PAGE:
Happy Hump Day! The Great Singapore Sale is into its final week. From what I observe on Orchard Road, most shoppers here know a bargain when they see one. Thing is, investing in stocks is not too different too. If we want our stocks to gain, we have to buy it a stock price that is below what its underlying business is worth. In other words, we should try putting a value in a business before we buy its shares. Thinking value One way to do so would be to consider the value of a business as the present value…
Happy Hump Day! The Great Singapore Sale is into its final week.
From what I observe on Orchard Road, most shoppers here know a bargain when they see one. Thing is, investing in stocks is not too different too. If we want our stocks to gain, we have to buy it a stock price that is below what its underlying business is worth.
In other words, we should try putting a value in a business before we buy its shares.
One way to do so would be to consider the value of a business as the present value of all its future cash flows. I have written about the concept before in here.
But what can affect this value? To help arrive at an answer, I will turn to a paragraph from Pat Dorsey’s The Little book that Builds Wealth. Dorsey used the example of a landlord’s apartment to draw parallels to a common business that you may get to buy shares of in the stock market:
“Let’s think about what would make a building full of rental apartments worth more or less to a prospective purchaser.
Growth would certainly push the value up—if a building had an adjacent patch of land on which a landlord could build more apartments, it would be worth more than a building without that land, as the stream of potential future rental income would be larger.
The same goes for the riskiness of the rental income—a building full of seasoned wage-earners would be worth more than the same building full of college students, because the landlord would be more confident of actually collecting the rent each month without a big hassle.”
In Dorsey’s example, he pointed to two important factors that can affect the value of a business: Growth and Risk. If the company is able to expand its business, the value of our shares may rise. On the other hand, if its business is easily threatened by fickle customers or new disruptive trends, its value may dwindle (and drag our shares along with it).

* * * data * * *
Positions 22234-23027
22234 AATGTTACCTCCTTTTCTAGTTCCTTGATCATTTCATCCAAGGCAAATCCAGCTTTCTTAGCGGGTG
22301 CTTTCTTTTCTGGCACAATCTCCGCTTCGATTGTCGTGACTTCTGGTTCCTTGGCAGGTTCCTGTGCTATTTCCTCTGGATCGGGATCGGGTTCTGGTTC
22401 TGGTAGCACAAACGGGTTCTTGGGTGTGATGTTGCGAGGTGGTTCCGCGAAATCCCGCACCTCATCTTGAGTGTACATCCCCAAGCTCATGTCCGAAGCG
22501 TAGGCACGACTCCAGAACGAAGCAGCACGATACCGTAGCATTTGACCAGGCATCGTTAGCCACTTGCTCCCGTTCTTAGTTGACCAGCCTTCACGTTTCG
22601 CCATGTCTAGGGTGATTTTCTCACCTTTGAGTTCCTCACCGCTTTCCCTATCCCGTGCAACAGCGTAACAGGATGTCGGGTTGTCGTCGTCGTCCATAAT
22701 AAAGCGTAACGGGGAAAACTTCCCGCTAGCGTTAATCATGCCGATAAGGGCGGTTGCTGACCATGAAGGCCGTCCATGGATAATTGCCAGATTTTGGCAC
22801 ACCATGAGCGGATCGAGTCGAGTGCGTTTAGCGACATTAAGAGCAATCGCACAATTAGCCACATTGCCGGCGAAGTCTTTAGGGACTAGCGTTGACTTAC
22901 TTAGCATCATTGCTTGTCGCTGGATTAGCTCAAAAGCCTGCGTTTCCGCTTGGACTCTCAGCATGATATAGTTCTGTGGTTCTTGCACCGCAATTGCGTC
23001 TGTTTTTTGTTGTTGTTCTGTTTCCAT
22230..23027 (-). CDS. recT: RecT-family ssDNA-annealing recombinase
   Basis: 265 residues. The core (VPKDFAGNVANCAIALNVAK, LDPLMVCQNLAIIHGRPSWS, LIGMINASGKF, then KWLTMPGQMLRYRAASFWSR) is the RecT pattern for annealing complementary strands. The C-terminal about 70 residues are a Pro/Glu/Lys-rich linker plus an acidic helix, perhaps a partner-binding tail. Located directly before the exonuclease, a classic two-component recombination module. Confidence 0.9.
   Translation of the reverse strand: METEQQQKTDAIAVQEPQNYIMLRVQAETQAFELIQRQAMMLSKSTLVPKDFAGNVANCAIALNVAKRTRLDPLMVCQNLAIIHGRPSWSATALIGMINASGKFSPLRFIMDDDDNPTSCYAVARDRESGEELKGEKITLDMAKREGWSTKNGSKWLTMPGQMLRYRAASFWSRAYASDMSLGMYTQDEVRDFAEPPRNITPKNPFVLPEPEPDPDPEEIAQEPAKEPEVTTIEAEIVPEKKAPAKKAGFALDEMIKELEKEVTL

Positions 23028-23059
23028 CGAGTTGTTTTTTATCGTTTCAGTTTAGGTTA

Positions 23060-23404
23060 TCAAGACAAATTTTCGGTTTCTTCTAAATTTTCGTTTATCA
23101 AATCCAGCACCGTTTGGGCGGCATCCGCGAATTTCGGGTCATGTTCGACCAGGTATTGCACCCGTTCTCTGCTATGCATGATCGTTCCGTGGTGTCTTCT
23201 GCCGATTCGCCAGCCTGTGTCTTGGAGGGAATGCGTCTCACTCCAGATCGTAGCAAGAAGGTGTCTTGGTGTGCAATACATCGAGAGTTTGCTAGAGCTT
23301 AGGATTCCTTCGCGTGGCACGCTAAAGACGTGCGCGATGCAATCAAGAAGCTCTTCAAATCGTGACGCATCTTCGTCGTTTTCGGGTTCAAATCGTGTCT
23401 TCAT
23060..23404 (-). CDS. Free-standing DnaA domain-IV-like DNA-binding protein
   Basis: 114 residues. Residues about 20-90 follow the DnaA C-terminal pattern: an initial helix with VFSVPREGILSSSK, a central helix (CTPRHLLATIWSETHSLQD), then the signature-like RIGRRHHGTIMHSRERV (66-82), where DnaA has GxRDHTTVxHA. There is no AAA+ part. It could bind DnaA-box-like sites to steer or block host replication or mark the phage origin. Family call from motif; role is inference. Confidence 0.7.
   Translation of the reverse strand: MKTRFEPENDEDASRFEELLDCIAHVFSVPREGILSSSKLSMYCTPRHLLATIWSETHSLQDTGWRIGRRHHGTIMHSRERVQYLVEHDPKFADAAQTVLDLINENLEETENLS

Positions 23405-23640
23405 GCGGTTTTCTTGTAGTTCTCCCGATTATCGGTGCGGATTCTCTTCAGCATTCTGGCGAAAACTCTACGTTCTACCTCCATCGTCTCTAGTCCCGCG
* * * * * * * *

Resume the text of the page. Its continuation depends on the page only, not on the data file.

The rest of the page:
Let’s try putting on our thinking hat for BreadTalk Group Limited (SGX: 5DA).
As an operator of multiple food & beverage retail brands like its namesake bakery, Toastbox, and Ding Tai Fung, there are a number of ways that BreadTalk is able to expand its business (this is the growth factor). This gives the investor hope that the value of the company may rise if its profits can grow as it moves along its multiple avenues for growth.
But, BreadTalk has struggled to maintain its profit margins (the risk factor) over the years as it expanded and you can see this in the chart below. It is certainly a point of concern for shareholders if BreadTalk loses a grip on its profit margin as that can negatively affect the value of the company.
Source: S&P Capital IQ
A Fool’s take
Considering the growth factor and risk factor of an underlying business are two ways to think about the value of companies. Keeping these factors in mind may help us make a better judgement on whether a company’s shares are overpriced or underpriced.
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The information provided is for general information purposes only and is not intended to be personalised investment or financial advice. Motley Fool Singapore contributor Chin Hui Leong doesn’t own shares in any companies mentioned.